www.indiandentalacademy.com

    www.indiandentalacademy.com

  • 4th principle: Incision through epithelial surfaces should be made with the blade held perpendicular to the epithelial surface. www.indiandentalacademy.com

    www.indiandentalacademy.com

  • 5th principle: Incisions in the oral cavity should be properly placed.E.g., Over healthy bone, wound edges should be at least 6-8mm away from the defect. Incision should lie at the line angles of the teeth and not at the facial surfaces nor in the papilla.www.indiandentalacademy.com

    www.indiandentalacademy.com

  • Instruments to incise tissue Scalpel composed of handle + sharp bladeHandleScalpel bladewww.indiandentalacademy.com

    www.indiandentalacademy.com

  • Scalpel motion made by moving hand and rest and not by moving entire forearm.Scalpel is help in a pen-grip and handle in supported against slipping.www.indiandentalacademy.com

    www.indiandentalacademy.com

  • Flap design:Surgical flaps are made to gain surgical access to an area or to move tissue from one place to another. The term flap indicates a section of soft tissue. Basic principles of flap designs - Prevent - flap necrosis- flap dehiscence- flap tearing

    www.indiandentalacademy.com

    www.indiandentalacademy.com

  • Principles of flap design:

    Base of the flap should be wider than apex.

    The length of the flap should be no more than twice the width of the base.

    Axial blood supply should be included in the base of the flap.

    The presence of a sinus must be taken into account when flaps are designed.www.indiandentalacademy.com

    www.indiandentalacademy.com

  • The base of the flap should not be excessively twisted or stretched.

    Flap must have adequate size to provide necessary access and visualization of the required area. Flaps should be a full thickness flap i.e., mucoperiosteal flap.

    The margins of the flap should be at least 6-8mm away from any present / future defect that will remain after surgery. www.indiandentalacademy.com

    www.indiandentalacademy.com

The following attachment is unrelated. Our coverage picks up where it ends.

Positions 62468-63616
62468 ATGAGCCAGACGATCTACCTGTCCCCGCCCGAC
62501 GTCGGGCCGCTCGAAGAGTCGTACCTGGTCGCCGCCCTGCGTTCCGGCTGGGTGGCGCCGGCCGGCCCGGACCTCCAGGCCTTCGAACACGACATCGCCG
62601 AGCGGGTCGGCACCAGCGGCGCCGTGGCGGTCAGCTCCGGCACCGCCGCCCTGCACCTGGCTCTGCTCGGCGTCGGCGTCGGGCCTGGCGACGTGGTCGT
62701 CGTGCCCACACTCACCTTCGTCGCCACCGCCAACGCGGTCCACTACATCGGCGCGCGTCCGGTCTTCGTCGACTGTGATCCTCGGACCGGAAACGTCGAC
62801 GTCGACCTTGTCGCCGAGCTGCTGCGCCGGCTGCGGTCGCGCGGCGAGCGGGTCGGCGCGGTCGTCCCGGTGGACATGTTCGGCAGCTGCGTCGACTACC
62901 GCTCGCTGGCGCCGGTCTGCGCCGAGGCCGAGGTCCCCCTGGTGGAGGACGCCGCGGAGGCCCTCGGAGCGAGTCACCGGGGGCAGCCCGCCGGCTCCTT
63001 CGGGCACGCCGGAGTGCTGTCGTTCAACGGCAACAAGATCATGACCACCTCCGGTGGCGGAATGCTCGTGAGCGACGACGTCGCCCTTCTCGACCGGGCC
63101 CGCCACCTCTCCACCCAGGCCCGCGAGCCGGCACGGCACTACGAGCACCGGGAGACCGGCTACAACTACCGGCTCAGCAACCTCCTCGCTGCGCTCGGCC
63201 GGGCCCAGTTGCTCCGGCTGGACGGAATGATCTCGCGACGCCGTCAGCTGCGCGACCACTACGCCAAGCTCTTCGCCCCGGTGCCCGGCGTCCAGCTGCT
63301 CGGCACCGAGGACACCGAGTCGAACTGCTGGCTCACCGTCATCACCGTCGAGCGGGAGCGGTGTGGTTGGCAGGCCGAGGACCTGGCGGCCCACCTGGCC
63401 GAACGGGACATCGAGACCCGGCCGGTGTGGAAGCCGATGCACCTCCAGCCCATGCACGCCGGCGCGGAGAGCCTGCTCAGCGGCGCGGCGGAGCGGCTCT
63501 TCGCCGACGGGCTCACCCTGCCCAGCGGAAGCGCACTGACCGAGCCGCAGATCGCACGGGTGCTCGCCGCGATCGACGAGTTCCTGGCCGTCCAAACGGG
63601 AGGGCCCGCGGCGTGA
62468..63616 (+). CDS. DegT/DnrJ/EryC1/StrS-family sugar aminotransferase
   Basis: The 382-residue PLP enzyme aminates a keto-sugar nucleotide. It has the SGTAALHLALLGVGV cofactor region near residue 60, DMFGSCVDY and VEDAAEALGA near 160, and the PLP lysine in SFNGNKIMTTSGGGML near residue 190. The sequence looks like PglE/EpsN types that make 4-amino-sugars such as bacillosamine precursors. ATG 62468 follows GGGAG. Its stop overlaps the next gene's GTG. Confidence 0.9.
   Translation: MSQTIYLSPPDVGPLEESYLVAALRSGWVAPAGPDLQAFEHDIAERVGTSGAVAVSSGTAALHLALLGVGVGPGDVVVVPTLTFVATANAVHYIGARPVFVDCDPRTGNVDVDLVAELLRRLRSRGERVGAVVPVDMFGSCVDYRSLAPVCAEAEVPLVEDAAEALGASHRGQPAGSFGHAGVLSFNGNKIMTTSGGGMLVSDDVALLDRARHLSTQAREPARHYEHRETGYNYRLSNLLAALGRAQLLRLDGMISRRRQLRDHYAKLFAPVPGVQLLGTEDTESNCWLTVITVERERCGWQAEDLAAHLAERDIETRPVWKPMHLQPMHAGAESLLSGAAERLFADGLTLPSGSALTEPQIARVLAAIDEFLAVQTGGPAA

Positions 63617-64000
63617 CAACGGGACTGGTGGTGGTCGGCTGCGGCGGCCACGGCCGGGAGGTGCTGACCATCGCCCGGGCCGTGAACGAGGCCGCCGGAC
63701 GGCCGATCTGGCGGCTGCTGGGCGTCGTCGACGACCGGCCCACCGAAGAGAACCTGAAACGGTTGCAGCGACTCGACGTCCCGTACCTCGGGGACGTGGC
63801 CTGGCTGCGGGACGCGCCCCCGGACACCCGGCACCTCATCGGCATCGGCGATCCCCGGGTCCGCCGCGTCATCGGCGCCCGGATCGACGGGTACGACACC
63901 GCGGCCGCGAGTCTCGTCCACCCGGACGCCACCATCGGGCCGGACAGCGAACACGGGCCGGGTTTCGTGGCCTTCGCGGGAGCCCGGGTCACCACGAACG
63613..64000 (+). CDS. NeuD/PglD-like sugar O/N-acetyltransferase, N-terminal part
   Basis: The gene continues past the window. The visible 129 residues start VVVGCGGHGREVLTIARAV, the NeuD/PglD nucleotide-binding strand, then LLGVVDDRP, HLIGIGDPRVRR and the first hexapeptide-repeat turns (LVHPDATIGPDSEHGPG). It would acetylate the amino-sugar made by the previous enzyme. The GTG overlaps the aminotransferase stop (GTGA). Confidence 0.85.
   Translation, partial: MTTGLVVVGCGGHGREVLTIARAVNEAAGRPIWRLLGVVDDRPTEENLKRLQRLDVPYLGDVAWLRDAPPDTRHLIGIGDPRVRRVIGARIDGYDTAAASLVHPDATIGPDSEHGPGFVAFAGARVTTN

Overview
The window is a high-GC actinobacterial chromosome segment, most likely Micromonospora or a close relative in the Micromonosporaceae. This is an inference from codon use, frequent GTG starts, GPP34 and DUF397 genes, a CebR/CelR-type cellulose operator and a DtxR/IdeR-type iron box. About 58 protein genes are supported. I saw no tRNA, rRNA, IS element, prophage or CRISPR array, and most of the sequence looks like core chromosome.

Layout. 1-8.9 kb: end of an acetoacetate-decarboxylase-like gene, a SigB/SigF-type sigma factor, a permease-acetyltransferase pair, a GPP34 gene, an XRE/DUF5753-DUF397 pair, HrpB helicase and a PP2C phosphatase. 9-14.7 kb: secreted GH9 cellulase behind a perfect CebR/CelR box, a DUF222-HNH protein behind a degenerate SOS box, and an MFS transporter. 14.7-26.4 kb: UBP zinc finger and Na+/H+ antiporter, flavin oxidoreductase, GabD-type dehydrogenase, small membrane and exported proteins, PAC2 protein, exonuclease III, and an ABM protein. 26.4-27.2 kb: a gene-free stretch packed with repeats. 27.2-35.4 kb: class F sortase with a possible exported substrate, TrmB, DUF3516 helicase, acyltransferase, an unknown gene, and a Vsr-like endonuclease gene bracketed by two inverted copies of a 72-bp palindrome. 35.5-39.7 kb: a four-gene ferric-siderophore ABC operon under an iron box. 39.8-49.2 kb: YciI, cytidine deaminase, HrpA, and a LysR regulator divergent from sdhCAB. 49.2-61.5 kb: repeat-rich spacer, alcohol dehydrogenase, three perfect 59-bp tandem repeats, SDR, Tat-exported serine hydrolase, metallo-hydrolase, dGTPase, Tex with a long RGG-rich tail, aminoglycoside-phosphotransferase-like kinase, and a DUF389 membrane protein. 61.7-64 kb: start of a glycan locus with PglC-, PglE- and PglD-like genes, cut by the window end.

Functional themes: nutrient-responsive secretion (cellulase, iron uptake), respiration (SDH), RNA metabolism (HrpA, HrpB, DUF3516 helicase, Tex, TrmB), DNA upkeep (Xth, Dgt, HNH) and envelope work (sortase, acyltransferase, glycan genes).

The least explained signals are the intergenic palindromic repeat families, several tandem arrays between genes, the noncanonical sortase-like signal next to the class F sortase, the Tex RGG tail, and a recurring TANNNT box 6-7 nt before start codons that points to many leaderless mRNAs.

• Flaps should be designed to avoid any injury to local vital structure in the area of surgery i.e., lingual and mental nerves.

    Releasing incision should be used only when necessary and not routinely.

    Overextension of a flap in the vertical dimension should be avoided.www.indiandentalacademy.com

    www.indiandentalacademy.com

  • Types of mucoperiosteal flaps Envelope flapThree cornered flapwww.indiandentalacademy.com

    www.indiandentalacademy.com

  • Four cornered flapSemilunar flapTypes of mucoperiosteal flaps www.indiandentalacademy.com

    www.indiandentalacademy.com

  • Y-shaped incision flapPedical flapTypes of mucoperiosteal flaps www.indiandentalacademy.com

    www.indiandentalacademy.com

  • Tissue HandlingThe difference between an acceptable and an excellent surgical outcome rests on how the surgeons handle the tissue. Toothed forceps or tissue hooks.

    Tissue should not be retracted over aggressively.

    When bone is cut, copious amount of irrigation is used.www.indiandentalacademy.com

    www.indiandentalacademy.com

  • Soft tissues - protected from frictional heats or direct trauma from drilling equipments.Tissues - moistened or covered with a damp sponge prevent desiccation.Only physiologic substances should come in contact with living tissue.

    The surgeon who handles tissue gently is rewarded with wounds that heal with fewer complications and grateful patientswww.indiandentalacademy.com

    www.indiandentalacademy.com

  • HemostasisPrevention of excessive blood loss during surgery is important for preserving a patients oxygen carrying capacity.

    Decreased visibility that uncontrolled bleeding creates.

    Hematomas :Place pressure on woundsDecrease vascularity.Increase wound tension.Acts as culture media potentially the development of a wound infection www.indiandentalacademy.com

    www.indiandentalacademy.com

  • Means of obtaining hemostasis:Assisting natural hemostatic mechanisms. Electro-coagulation.Suture ligation.Pressure packing.Vasoconstructive substances.Use of Hemostatic agents - Turpentine or tannic acid - Thrombin and Russell viper venom - Oxidized regenerated cellulose (Surgicel) www.indiandentalacademy.com

    www.indiandentalacademy.com

  • Bleeding from bone

    Burnishing the bone with a small instrument.Applying hot packs.Bone wax.Driving a chisel into the bone.www.indiandentalacademy.com

    www.indiandentalacademy.com

  • Removal of Bone The aim is to expose and to remove bony overlying the tooth, root and other underlying pathology. Techniques of bone removal:a. Bur technique.b. Chisel and mallet technique.www.indiandentalacademy.com

    www.indiandentalacademy.com

  • Bur technique IT is prec